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- From: Peter Murray-Rust <email@example.com>
- To: "firstname.lastname@example.org" <email@example.com>
- Date: Tue, 11 Aug 1998 13:00:33
At 12:11 11/08/98 +0200, james anderson wrote:
>would someone be so kind as to edit the appropriate contributions to the
>working group archive to make them available for public consumption.
[There are two issues here:
- making available
The second is an enormous labour - e.g., close observers will note that I
haven't found time for several months to edit XML-Jewels. There are several
- sanitising (i.e. taking out any thing that cannot appear in public)
- normalising (i.e. removing redundant material)
I have considerable sympathy with this request and suggest that if anyone
on the WG reads this, they might consider pressing this inside the W3C.
There are two independent archives:
XML-SIG, contributed to by ca 100 invited experts including me. The SIG
archive has been made available at intervals - I don't know whether there
is an automatic policy.
XML-WG, of about 12 members and invited experts. XML-SIG members can read
the XML-WG lists and are occasionally encouraged to do so because matters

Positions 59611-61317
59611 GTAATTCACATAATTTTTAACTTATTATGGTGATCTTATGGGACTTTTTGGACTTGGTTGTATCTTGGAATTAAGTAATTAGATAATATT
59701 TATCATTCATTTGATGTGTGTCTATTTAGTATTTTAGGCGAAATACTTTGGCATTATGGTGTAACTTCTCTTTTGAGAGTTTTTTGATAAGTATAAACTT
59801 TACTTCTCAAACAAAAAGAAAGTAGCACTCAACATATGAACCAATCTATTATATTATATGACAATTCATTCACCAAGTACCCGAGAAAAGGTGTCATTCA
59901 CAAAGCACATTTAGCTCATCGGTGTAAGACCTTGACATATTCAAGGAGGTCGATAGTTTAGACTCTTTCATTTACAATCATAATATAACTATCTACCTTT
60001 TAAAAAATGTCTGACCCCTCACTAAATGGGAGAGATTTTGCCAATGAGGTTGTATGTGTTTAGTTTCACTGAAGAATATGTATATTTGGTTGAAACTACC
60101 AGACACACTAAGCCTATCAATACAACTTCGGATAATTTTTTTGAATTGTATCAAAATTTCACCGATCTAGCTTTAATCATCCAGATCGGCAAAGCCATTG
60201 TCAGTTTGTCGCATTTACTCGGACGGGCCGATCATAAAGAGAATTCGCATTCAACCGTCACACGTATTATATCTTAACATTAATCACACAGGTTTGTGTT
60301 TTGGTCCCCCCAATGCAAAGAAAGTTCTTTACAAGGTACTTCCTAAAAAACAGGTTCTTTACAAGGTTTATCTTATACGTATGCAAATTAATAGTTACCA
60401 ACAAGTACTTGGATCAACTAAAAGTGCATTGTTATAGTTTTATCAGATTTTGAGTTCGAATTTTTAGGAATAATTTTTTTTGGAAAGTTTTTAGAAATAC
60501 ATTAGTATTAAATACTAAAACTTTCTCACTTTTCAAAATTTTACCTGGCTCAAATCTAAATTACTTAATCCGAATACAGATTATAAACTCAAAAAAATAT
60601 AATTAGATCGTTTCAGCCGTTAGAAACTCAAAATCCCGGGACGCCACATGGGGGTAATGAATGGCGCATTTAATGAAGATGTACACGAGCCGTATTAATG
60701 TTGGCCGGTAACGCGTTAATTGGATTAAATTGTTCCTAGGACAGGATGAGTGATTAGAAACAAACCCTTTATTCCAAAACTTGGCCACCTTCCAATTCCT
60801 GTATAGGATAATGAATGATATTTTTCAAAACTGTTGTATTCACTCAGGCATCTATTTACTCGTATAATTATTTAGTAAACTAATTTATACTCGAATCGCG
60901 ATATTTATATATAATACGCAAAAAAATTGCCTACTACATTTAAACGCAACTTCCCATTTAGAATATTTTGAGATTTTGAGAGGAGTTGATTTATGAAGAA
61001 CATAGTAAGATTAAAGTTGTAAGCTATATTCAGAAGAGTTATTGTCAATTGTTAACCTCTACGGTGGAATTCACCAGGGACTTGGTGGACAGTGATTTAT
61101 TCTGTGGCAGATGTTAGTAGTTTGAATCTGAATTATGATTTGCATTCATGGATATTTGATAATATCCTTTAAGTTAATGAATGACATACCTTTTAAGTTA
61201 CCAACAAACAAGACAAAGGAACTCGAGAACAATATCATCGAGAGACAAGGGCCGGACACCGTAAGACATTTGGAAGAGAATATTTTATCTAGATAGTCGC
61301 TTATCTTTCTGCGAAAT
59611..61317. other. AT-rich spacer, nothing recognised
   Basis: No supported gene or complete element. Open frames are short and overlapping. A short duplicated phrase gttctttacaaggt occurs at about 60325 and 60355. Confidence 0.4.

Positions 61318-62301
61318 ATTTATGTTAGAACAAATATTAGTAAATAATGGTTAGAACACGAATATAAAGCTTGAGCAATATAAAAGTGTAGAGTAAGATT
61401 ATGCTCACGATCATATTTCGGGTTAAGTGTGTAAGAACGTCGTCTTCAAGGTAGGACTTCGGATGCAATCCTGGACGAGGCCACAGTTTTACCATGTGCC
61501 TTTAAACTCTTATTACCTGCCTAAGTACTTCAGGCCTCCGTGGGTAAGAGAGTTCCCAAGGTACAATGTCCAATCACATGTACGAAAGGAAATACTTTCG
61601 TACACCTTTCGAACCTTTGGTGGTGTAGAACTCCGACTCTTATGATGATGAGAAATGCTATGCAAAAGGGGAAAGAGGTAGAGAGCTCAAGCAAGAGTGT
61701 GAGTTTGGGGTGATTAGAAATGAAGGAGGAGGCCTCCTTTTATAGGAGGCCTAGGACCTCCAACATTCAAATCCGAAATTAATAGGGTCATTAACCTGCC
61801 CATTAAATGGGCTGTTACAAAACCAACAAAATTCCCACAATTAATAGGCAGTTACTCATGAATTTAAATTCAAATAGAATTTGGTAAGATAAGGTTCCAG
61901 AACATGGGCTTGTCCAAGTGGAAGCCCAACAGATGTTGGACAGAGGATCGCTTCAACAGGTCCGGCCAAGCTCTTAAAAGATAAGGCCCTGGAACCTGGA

are initiated there.
I have the following reasons for suggesting publishing:
- it saves going over existing ground. Thus the XML-SIG spent probably
2000 emails on namespaces and the discussion was of extremely high quality.
It would be inappropriate to relive it all again here (although parts of it
might spark of relevant discussion). I would hope that it could be
published after a month or two delay.
- it is a historical archive. This is extremely important to me (and to
henryR). In XML we are building the railways of the 21st century and it
would be a historical disaster if records were lost. It's quite possible
that our e-mail discussion of 1998 will appear just as fascinating in the
long-term future as the blueprints, letters and equipment of the early
railways do to us.
It is at least partly for the latter reason that HenryR and I try to keep
some constraints on how the material appears on XML-DEV (i.e. useful thread
titles, normalised contributions, clarity, etc.) Do not underestimate how
quickly information decays - HenryR tells us that the early use of the
Chemical Internet is now largely lost irretrievably.
Peter Murray-Rust, Director Virtual School of Molecular Sciences, domestic
VSMS http://www.nottingham.ac.uk/vsms, Virtual Hyperglossary
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